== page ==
When I was sixteen years old, in a period of about seven weeks, I read The House of the Spirits by Isabel Allende and A Ring of Endless Light, by Madeleine L’Engle, back to back. I was in Mexico at the time, where I was already feeling very tender and romantic. My heart was wide open to both books, and being surrounded by Spanish speakers didn’t hurt getting me into the House of the Spirits … spirit.
I’d always loved reading, but A Ring of Endless Light and La Casa de Los Espíritus did something remarkable to me that spring. Before them, I didn’t know books could be like that. I didn’t know a writer could just rub her palms together and materialize a fiction so fantastical, so wild, so true, close to the heart, and powerful, that it could transport a young girl completely out of her own reality, then slam her home at the end so violently as to render her a woman with a closing of the back cover. But that’s what happened. Equally profoundly, I believe it was those two books, read in that place at that time, that turned me into a writer. (I promptly borrowed a typewriter from the house manager, Jaime, and sat poolside banging away at my first manuscript, as some old classmates might recall.)
Certain books inspire me for their greatness. Some for their glorious mediocrity. Some for being just what I needed at the time. The House of the Spirits and A Ring of Endless Light are not on my list of current books that inspire me, but I thought they deserved due mention. I haven’t gone back to either of them since the first time, and I’m not sure I ever will. I’m tempted, but I’m also inclined to think that they’ve served their purpose in my life, and that I should let them be. They’re in my personal cannon, and they’ll be gifted to all the little girls in my life as they approach their mid-teens (just what every girl wants for Channukah – a stack of books). But for me, I’ve moved on.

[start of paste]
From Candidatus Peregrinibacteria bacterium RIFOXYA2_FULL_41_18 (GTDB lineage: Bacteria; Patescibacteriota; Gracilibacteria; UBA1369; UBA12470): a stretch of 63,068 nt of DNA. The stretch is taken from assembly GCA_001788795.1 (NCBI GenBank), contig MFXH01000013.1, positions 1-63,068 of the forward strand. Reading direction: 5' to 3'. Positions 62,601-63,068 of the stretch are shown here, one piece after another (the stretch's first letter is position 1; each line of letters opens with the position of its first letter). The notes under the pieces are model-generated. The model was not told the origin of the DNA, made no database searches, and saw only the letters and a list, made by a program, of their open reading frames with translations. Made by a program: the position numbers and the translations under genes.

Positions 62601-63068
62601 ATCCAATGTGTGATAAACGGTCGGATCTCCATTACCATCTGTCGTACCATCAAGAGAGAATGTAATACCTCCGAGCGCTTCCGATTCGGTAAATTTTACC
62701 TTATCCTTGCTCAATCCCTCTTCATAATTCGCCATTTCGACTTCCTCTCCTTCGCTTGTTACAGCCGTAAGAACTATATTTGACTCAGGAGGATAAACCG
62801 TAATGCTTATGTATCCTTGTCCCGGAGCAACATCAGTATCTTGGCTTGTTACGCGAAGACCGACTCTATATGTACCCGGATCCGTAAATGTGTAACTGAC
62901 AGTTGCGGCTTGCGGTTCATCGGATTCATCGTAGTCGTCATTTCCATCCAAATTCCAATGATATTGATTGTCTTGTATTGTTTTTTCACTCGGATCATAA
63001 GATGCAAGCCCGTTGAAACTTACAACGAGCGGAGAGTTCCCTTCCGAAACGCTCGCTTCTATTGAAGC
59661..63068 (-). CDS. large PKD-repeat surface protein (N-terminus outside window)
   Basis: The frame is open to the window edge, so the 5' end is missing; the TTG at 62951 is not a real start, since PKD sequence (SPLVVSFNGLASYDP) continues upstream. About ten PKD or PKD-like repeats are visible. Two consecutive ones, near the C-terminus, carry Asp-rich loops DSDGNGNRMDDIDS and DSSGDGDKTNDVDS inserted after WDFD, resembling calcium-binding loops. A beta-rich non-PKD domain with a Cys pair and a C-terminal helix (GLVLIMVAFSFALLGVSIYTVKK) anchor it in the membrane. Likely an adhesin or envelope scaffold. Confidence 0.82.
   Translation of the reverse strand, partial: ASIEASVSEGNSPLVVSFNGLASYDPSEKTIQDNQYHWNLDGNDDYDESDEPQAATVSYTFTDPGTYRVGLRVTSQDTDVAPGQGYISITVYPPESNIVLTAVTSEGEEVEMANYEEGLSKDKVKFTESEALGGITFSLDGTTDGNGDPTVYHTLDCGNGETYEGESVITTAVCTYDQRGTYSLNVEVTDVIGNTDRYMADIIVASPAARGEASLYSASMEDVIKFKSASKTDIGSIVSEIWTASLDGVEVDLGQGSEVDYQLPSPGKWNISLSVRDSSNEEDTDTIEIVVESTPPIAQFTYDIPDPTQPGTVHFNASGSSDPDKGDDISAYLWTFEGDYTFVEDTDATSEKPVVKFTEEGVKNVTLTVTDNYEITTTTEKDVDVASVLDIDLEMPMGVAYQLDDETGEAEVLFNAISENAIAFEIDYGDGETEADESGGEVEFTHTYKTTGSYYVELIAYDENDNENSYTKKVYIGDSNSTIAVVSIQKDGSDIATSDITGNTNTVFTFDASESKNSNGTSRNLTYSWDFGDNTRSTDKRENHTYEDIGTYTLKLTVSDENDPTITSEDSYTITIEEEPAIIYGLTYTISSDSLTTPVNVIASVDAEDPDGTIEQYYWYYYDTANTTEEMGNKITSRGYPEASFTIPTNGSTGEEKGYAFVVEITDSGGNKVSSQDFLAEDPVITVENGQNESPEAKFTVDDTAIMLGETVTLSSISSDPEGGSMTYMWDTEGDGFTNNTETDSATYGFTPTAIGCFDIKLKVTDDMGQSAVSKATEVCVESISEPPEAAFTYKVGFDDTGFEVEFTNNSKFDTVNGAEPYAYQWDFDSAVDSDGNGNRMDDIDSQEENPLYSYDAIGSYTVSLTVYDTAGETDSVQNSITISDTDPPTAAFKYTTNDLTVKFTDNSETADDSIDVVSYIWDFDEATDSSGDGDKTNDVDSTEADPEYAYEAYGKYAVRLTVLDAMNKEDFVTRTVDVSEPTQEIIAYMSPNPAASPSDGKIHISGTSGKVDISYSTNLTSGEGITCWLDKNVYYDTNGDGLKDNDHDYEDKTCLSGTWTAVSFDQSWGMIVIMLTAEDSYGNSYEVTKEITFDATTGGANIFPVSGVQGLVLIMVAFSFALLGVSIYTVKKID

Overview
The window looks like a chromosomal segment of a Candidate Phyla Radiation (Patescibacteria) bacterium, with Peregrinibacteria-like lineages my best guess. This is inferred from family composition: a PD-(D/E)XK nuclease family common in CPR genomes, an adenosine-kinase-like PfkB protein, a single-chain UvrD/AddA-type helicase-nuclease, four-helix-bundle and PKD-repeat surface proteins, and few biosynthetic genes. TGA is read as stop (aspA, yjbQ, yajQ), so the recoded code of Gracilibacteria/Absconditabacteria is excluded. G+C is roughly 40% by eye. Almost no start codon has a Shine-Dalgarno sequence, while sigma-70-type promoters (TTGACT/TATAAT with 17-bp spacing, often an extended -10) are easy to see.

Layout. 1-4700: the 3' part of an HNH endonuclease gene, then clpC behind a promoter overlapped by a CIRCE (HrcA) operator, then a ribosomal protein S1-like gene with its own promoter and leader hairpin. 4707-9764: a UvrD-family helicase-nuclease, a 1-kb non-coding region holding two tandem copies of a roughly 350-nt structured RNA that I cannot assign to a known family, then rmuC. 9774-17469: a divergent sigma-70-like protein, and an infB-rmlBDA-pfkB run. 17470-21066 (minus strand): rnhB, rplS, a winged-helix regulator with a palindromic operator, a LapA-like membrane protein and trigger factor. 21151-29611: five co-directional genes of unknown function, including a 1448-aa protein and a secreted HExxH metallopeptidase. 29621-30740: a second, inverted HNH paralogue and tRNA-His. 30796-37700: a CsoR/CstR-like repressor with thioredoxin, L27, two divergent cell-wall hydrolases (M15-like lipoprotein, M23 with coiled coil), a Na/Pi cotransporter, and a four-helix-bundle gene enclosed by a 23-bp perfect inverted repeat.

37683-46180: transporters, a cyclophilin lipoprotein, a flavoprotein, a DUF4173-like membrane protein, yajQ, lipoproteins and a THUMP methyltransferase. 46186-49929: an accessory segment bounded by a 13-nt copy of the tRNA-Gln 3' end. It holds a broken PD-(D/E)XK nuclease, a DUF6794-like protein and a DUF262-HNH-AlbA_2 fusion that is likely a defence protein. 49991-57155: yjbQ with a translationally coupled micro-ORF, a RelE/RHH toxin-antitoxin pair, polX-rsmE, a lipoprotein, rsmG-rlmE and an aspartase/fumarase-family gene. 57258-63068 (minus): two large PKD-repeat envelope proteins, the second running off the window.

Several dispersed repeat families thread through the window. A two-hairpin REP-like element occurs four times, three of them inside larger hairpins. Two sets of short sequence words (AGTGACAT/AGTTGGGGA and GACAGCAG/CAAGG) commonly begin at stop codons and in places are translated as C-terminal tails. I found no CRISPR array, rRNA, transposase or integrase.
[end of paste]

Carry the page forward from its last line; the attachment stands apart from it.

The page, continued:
The books on this list are not the only books I’ve read, and some of them aren’t even the best books I’ve read. Favorites don’t always inspire, necessarily. Sometimes they coddle or console, without generating any degree of inspiration. The list I’ve started, and that I plan to add to periodically till I reach 7, is very specifically a list of the books that light a spark (or a brush-fire, depending) in the writing crevices of my personhood. They’re the books that make me know I have to try harder, and have to do better. They’re books that feel like exercise, or a really delicious meal that’s also healthful. There are several Pulitzer recipients on my list, so I won’t be winning any originality awards on this one, but that’s not the point. Apparently, the books that inspire me also inspire boatloads of other people, and I’m hoping the most interesting parts of my list are in the whys, not the whats.
The list is written in no particular order, though now that I look at it it’s almost chronological (in the order I read them, not that they were written).
~ please tell me what books inspire your own work in the comments! just scroll way down. i want a blog comment so, so bad. ~
- City of Dreams, by Beverly Swerling
- The Poisonwood Bible, by Barbara Kingsolver
- The Shipping News, by Annie Proulx
- coming soon…
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In 2005 I went to my local library and asked the librarian to point me toward his favorite historical fiction.
“Something with plenty of sex,” I specified with a smile. Then I added, “and politically inspired violence.”
I had the beginnings of my first novel germinating, but I hadn’t yet started any writing. I had just finished reading Gone with the Wind for the first time, though I can practically recite all four hours of the film from memory, and I had this idea that I could write something sweeping and epic as well. I needed more than Margaret Mitchell under my belt, so I sought out another grand tale. The librarian offered me a dirty blue flyer printed in a monospaced font, from a copier that must have been nearly out of toner. It was a list one of the librarians had compiled in her spare time, bless her heart, of her personal historical fiction picks. I navigated my way through the Dewey decimals, reading dust jacket synopses, and eventually landed on Swerling’s bulky early New York epic.